In 1921, army navigational beacons between Columbus and Dayton, Ohio, guided pilots at night. The Post Office took over the system in 1922 and by the end of 1923, had constructed similar beacons between Chicago, Illinois and Cheyenne, Wyoming. Each beacon, erected at about 10 miles intervals, was topped with a rotating light visible up to 40 miles away. Green lights signaled airfields were near. A red light meant no airfield was handy. The first regularly scheduled night service was inaugurated on July 1, 1924. By the end of the year, beacons lit the skies from Rock Springs, Wyoming to Cleveland, Ohio. The Commerce Department took over the system in 1927. The beacons were retired in the 1950s as better-equipped airplanes made such navigational aids unnecessary.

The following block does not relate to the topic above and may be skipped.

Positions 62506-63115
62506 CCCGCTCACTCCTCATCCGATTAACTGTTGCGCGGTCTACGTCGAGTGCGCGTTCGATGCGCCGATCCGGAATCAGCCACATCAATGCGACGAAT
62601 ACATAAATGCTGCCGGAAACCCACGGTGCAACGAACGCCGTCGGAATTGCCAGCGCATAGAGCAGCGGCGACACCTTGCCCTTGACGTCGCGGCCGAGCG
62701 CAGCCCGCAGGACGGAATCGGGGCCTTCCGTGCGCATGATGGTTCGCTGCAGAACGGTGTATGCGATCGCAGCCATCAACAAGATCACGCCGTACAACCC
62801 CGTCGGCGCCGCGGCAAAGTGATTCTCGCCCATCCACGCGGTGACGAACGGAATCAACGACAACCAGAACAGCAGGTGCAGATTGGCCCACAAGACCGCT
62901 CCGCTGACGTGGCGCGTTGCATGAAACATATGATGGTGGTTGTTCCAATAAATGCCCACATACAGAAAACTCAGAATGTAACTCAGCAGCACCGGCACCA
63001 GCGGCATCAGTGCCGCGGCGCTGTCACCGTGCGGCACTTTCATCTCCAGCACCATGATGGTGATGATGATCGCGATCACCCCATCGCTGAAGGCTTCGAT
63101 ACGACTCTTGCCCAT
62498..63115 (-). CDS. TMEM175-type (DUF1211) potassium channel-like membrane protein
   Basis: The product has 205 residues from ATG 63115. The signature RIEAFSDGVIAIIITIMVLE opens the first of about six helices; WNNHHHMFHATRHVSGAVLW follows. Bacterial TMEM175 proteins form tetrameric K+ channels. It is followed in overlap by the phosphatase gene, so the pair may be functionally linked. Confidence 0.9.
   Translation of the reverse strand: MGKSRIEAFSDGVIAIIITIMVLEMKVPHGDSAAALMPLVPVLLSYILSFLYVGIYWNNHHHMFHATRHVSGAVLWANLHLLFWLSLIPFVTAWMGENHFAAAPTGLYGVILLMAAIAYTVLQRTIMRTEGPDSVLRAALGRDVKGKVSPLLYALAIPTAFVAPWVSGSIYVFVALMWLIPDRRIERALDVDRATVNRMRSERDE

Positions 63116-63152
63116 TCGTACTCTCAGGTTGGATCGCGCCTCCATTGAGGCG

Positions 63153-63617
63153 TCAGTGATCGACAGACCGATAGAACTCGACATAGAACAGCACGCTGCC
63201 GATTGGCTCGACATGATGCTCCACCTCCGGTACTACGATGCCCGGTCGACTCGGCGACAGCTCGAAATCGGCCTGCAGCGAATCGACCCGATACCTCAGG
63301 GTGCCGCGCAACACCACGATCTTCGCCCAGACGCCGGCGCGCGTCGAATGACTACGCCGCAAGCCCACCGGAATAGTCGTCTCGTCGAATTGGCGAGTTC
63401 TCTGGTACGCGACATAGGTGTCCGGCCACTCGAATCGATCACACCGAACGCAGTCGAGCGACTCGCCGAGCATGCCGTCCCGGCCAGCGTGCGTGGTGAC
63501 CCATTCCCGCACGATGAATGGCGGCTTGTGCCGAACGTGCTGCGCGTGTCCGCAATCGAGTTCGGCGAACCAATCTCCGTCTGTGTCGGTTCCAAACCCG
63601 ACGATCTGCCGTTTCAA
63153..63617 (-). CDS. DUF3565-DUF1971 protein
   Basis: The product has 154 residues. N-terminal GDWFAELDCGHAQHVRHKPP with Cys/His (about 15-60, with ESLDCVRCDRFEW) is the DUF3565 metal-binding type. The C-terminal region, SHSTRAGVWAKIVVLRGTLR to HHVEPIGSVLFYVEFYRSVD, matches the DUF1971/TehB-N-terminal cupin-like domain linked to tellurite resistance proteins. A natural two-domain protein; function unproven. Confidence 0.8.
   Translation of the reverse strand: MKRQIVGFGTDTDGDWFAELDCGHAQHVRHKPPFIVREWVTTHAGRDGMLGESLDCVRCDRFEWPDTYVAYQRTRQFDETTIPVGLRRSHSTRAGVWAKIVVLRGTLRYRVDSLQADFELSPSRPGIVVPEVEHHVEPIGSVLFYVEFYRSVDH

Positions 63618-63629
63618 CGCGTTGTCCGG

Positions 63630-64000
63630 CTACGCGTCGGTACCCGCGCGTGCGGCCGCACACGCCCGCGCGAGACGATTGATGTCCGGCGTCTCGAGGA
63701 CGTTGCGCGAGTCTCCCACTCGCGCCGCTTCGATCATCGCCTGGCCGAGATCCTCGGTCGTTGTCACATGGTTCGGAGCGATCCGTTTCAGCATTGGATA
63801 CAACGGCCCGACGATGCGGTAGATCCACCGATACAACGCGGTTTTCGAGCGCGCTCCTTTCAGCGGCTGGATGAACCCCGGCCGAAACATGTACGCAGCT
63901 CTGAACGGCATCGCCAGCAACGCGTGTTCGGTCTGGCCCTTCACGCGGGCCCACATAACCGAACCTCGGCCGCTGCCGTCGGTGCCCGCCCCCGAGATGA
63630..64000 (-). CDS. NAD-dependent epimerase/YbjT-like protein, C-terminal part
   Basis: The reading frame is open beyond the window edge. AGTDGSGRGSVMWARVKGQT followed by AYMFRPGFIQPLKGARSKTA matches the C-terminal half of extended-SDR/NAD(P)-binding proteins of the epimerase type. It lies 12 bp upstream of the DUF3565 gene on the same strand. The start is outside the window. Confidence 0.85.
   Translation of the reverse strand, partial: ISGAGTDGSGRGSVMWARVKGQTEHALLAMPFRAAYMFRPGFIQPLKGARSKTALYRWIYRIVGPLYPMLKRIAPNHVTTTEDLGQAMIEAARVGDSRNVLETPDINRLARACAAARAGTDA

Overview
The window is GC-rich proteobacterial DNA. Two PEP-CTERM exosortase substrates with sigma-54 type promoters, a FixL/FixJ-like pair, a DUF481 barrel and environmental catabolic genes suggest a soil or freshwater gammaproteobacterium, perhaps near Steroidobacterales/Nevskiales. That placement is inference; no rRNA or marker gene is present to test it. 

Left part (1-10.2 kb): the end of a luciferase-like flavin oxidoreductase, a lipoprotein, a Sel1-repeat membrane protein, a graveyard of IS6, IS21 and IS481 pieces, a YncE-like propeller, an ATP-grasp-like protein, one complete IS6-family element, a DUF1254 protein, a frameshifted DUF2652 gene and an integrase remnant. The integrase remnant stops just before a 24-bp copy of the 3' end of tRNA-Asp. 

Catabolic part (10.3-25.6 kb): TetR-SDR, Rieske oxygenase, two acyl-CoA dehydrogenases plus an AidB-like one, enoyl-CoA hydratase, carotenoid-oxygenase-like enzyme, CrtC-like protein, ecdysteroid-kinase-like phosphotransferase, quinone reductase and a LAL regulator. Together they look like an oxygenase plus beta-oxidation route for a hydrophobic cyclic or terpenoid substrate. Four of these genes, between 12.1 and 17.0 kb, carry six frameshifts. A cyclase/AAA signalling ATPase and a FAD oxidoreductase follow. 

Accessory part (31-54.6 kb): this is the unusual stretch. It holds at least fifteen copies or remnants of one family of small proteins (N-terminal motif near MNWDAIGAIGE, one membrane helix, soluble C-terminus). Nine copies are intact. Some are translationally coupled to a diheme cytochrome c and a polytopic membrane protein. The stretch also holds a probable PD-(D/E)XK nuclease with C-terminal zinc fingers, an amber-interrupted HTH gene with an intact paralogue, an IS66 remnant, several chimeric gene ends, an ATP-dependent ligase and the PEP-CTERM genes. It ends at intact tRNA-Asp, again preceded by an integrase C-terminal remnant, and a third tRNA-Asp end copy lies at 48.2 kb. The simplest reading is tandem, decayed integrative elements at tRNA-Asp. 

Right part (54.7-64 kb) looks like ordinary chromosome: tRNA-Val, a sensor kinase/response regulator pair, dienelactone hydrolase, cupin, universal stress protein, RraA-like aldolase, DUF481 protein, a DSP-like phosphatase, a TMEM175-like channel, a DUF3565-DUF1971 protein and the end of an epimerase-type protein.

(On loan from the National Air and Space Museum.)
Narrator: How do you suppose the early airmail pilots flew at night?
At first, all pilots flew by day
but the post office had to fly planes at night in order to make airmail service work.
Their solution is just above your head.
Do you see the beacon light near the de Havilland's tail wing?
The post office built a series of beacons like this one on towers spaced ten miles apart
along a flyway from New York to California.
They safely lit the way for the early airmail flyers.